Sophomore quarterback Dano Graves will be making his second career start when the Mustangs take on Montana in a pivotal Big Sky Conference matchup on Saturday.
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In anticipation of this weekend’s Cal Poly football game at No. 9/10 Montana, Mustang News and the University of Montana at Missoula’s student newspaper, the Montana Kaimin, exchanged questions about the opposing schools’ football team and the upcoming game. Mustang News sports editor Stephan Teodosescu spoke with the Kaimin’s sports editor Austin Schempp.
Cal Poly is coming off a 47-0 defeat of Weber State this past weekend and looking to stay undefeated in Big Sky Conference play. Meanwhile, Montana will look to improve on its dominating record at home against the Mustangs—the Grizzlies have won nine of the 10 meetings in Missoula.
Stephan Teodosescu (ST): Who are some Montana players to watch for in Saturday’s game?
Austin Schempp (AS): On offense, Montana brings many weapons to the table. For starters, quarterback Jordan Johnson is easily noticeable. The redshirt junior quarterback, who averages 231 passing yards per game, is the only starting quarterback in the FCS without an interception. Behind Johnson are two junior running backs — Jordan Canada and Travon Van — who split carries. Van is a transfer from Marshall University and likes to get to the outside where he can show his speed. Together, the two present a challenging one-two punch for defenses.
On defense, Montana has one of the best front seven in the nation. Senior linebacker Jordan Tripp is a Buck Buchanan Award candidate and is usually all over the field for the Grizzlies. Zack Wagenmann, a defensive end for Montana was one of the nation’s best pass rushers last season in a breakout year. This year, his stats are not quite as stellar as the 2012 season, but Wagenmann continues to make bully offensive lines with his speed and strength.
ST: What’s the difference between this year’s Montana team and last year’s 5-6 squad?
AS: Last year, Montana suffered its first losing season since 1985. The Grizzlies were without Johnson, who was dealing with highly-publicized legal issues. Johnson led the Grizzlies to the 2011 FCS Semifinals (which was later removed from Montana history after an NCAA investigation into illegal benefits for players), but redshirt freshman Trent McKinney was the starter for the majority of the 2012 season.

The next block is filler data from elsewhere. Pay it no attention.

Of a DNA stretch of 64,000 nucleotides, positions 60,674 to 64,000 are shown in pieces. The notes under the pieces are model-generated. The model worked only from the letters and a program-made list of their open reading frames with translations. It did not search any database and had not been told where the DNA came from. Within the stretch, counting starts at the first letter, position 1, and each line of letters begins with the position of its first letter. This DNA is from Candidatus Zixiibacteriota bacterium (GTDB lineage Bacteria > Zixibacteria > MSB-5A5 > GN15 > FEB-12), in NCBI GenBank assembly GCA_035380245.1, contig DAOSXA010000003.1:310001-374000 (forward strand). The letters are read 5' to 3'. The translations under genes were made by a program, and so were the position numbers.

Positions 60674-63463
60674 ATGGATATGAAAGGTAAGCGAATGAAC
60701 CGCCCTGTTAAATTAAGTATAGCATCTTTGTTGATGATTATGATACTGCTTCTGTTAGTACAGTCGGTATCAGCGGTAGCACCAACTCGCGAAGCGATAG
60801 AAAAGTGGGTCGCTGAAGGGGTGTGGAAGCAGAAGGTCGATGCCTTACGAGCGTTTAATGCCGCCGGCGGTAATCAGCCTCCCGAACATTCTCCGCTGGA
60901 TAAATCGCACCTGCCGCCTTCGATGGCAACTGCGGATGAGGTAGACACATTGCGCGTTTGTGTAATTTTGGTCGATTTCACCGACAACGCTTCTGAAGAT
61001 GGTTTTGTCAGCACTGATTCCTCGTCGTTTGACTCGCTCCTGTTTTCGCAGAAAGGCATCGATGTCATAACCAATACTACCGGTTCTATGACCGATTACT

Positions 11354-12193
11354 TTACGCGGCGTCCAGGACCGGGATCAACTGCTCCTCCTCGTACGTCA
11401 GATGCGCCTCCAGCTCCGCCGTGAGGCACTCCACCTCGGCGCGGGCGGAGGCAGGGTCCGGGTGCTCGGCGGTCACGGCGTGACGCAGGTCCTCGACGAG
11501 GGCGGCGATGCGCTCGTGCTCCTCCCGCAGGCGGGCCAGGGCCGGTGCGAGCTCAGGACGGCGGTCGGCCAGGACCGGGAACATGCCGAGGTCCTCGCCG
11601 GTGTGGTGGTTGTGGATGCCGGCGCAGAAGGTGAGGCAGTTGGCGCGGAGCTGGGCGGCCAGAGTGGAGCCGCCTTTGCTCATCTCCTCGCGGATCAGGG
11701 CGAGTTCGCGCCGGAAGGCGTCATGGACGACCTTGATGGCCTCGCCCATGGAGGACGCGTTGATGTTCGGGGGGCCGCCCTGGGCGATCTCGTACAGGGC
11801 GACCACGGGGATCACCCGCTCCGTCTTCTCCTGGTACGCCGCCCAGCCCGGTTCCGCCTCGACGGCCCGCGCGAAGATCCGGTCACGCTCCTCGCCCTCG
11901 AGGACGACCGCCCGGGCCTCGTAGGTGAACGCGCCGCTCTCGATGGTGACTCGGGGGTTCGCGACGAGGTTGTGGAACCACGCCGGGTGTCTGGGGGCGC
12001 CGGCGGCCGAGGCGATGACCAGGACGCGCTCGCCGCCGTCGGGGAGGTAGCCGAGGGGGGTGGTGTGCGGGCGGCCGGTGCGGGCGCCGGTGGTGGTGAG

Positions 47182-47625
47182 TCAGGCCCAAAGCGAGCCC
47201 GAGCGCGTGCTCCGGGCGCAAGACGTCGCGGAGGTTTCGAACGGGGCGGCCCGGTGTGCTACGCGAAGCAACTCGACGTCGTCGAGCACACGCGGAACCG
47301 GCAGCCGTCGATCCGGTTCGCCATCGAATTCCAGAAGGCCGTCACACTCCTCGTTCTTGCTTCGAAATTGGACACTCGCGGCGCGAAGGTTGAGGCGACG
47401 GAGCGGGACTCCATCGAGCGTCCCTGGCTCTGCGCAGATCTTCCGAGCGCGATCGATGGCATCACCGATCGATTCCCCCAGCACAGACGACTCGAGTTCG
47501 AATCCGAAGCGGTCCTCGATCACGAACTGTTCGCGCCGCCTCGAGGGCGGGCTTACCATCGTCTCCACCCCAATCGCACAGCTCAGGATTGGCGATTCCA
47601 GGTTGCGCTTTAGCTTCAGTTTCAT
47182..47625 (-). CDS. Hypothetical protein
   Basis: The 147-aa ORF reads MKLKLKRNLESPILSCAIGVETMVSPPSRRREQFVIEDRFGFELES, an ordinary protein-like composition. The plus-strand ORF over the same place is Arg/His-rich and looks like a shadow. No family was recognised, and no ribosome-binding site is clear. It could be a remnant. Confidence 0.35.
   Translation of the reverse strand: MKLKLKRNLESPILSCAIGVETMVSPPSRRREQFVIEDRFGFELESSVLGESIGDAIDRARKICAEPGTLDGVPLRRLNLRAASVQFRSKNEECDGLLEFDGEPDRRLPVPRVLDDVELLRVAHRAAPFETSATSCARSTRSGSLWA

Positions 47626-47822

ST: Washington-Grizzly Stadium (25,217) is known to be one of the toughest venues to play in in the country. Cal Poly has only won once there, so how do you think home field advantage will affect the outcome of this game?
AS: Home field advantage is always something opposing teams worry about when traveling to Washington-Grizzly Stadium. Montana boasts one of the best winning percentages in all of Division I football at home. Even when the Grizzlies played an easy Division II opponent (Oklahoma Panhandle State) more than 24,000 fans showed up to see the Griz. Cal Poly will need to make sure the offensive line is disciplined. Many teams have delay-of-game penalties due to the noise.
ST: How well equipped is Montana to stop Cal Poly’s main weapon in the triple-option: the run game?
AS: Montana’s defensive front seven is quick and the Grizzlies three senior linebackers are smart and experienced players, who can read offenses very well. Last season, Montana had one of the top rushing defenses in the conference and this year, they have done a decent job of stopping the run in six games this season. NAU senior running back Zach Bauman broke through Montana’s defense for 118 rushing yards and two touchdowns in the Lumberjacks’ 34-16 win.
ST: What’s your prediction on how this one will turn out?
AS: If Kristaan Ivory can establish a ground game for the Mustangs, then Cal Poly has a good chance to upset the No. 10 Grizzlies at home. Montana’s defense does a good job of pressuring the quarterback, which could prove troublesome for quarterback Dano Graves. The Grizzlies are clicking on offense and defense right now, and I think they learned a big lesson when they lost to Northern Arizona.